Cpl. Cullen James is a staff writer for the Scout newspaper at Fort Huachuca, Ariz.
Charles Joyce Chibitty
1921 – 2005
Funeral Services for Charles “Charlie” Chibitty
As representatives of the YL-37 Group, Gerald and I joined the many hundreds to the entry of the Chapel as flute music played to sign the guest book outside. We made our way inside with standing room only for the Memorial services for a good father, brother, patriot and the last Comanche Code Talker (Saw you woo kee) Charlie Chibitty. Standing next to Lisa Pahsetopah the ministers wife we reminisced a few moments on Charlie and his good sense of humor who was always ready for a joke. I told her of his blessing of YL-37 and meeting the Marines of Squadron HMM-362 the Ugly Angels and she told me of him being a mentor for her husband and there time in the TV series Walker Texas Ranger and the many powwows’ they were together. The room fell silent as Mike Pahsetopah began by thanking all who came to show their respect for such a hero. Many in Native American regalia from fancy beadwork to the Comanche princess hi full regalia they came. Comanche members of the congregation sang two tribal hymns followed by two Kiowa hymns. An announcement was made that if there were any other tribes present they were welcome to sing also. A creek song was sung. A drum was brought in and an old friend who had known Charlie since 1940 led the drum group as they sang songs that Charlie had asked to be sung many times. Everyone stood as a True Memorial Song began followed by a Chief Song and I’ll See You Again. Two tribal members brought a Sovo drum and gourd rattle forward and two songs were sung. Two medicine men in war bonnets made their way up the isle with cedar smoke to purify and cleanse the coffin and the immediate family starting with his adopted granddaughter Lacey and grandsons. A song written for Comanche Code talkers was sung by Kricket Rhoads at Lacey’s request as this song was sung many times by the two girls for Charlie. Mike gave the eulogy stating the Charlie was born N. of Lawton and had 3 brothers and 2 sisters. He went to Chilocco Indian School and enjoyed Boxing and continued to box after enlisting in the Army in 1941. Around the drum another song was sung entitled Dressed and looking our Best Fancy dancers were asked to join in. About ten dancers answered his call and came forward to dance. What a great site to see, as they were some of the best. Charlie was also a fancy dancer who preformed many times in this category at powwows. A message by Mike continued as he once again told of Charlie being his mentor who taught him many things one being the correct protocol in entering the powwow arena. He quoted many scripture verses starting with John 11 Verse 24. John 14 Verse 1-6 He said that Charlie belonged to the Native American Church. A prayer was said and Mike encouraged the congregation to pray for the family and practice 2nd Timothy 4-7. Paula Chibitty came forward and talked about her grandfathers all being in the service, as was she from 1996-2000. She said that she knew he was in a better place and was at peace. She was happy to carry such a well-respected name. Wallace Coffee, Chairman of the Comanche tribe introduced all the Chibitty family which were many in number and told about them coming from the line of Ten Bears. He stated that of the 17 Comanche code talkers 3 were discharged and never served. He talked about a Monument in Lawton erected to honor the Comanche Code talkers. A frequent saying of Charlie’s was” He wished all who served as Comanche Code Talkers could be with him” as honors were later bestowed upon him. Wallace thanked all non Indian Veterans who were in attendance. Jesse Burns -Scottish rite did the honors, as Charlie was a member of the Masonic Lodge in Tulsa. The Comanche singers sang many songs as the congregation viewed the body. Tune passed and the Chapel remained full as many came from outside. As we made our way single file up the isle the voices of the singers filled our hearts with sadness as the native songs could be heard with an occasional baby cry that seemed to echo our creators plan for us, WE go on. Many, many braved the near 100 degree weather to follow the hearse while others walked to the Veteran Field of Honor as he was laid to rest with a Comanche color guard, 21 gun salute, taps and War Mothers song along with Code Talker songs on the drum accompanied by singers. 4 Hours passed quickly as we made our way to go as far as we could and say goodbye with the last handshake. -A fistful of dirt taken from the grave to sprinkle on his casket.- Wado – Thank You Charlie, We will never forget you and you will be forever in our memories a reminder of the day you made your way to Inola to bless YL-37 the old girl who has a soul and meet other brave men the Marines of HMM-362 the Ugly Angels. Oh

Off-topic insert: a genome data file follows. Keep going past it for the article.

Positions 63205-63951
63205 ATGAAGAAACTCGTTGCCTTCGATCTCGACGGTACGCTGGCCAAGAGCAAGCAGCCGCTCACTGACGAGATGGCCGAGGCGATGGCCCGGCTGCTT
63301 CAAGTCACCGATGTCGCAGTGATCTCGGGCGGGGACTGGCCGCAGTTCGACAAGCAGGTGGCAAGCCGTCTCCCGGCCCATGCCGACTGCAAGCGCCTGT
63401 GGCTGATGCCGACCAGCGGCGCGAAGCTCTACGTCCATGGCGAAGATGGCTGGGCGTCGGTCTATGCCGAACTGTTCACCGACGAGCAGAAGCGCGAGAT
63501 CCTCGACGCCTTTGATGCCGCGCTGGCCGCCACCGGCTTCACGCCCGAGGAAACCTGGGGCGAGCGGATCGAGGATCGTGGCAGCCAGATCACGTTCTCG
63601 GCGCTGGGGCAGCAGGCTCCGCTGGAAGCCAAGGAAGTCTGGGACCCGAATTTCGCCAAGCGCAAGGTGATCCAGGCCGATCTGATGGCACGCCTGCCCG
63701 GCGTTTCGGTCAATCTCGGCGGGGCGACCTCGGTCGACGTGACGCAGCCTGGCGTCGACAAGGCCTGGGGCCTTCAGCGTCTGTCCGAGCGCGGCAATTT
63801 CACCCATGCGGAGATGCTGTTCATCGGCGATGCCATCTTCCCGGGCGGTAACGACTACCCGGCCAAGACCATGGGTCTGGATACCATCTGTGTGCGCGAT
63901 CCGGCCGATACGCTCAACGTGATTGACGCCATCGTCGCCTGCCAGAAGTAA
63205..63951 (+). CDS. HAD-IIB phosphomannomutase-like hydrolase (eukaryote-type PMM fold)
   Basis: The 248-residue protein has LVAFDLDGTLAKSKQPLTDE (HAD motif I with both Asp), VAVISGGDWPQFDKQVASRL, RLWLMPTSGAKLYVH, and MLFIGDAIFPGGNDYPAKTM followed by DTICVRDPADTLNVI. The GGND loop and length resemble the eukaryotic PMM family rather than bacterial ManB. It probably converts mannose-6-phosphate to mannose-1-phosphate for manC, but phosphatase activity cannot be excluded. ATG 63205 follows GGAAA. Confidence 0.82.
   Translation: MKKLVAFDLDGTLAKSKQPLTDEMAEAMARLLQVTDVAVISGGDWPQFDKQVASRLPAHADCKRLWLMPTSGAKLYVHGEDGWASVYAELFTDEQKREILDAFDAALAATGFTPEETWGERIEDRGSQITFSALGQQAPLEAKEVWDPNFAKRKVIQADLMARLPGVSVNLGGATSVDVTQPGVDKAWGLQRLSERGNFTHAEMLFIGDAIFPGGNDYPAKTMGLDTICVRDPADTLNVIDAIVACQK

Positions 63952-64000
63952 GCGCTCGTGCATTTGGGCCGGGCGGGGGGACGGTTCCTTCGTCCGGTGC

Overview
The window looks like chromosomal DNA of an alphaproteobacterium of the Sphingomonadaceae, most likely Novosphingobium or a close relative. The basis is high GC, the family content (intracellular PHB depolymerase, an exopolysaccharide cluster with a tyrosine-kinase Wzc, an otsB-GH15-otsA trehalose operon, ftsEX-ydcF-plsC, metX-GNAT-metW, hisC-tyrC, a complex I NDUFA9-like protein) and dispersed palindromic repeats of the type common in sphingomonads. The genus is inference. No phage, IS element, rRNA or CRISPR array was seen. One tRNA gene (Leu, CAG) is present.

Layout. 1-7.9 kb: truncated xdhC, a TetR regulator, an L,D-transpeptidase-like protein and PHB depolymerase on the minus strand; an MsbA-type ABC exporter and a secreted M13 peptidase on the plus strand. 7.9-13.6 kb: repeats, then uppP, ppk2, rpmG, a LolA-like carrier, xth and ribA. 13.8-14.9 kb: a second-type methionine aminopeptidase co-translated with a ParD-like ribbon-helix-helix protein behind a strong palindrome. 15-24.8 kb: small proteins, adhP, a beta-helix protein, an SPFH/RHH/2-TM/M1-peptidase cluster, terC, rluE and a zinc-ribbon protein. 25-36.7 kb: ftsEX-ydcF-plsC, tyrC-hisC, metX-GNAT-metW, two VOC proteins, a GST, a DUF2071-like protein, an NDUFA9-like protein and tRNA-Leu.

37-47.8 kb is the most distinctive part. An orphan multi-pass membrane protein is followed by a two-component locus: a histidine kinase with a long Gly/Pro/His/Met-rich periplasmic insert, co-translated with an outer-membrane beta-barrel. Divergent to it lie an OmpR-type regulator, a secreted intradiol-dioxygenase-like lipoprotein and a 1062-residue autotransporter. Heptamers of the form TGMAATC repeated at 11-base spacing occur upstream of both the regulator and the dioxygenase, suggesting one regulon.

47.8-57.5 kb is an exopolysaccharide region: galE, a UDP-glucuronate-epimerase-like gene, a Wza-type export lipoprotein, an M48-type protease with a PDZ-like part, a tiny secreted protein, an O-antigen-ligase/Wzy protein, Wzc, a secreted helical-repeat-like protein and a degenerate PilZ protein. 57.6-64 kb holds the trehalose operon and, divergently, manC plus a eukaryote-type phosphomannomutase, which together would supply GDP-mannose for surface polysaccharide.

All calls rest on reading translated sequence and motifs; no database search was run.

– Lillian Hail
OBITUARY – Charles Chibitty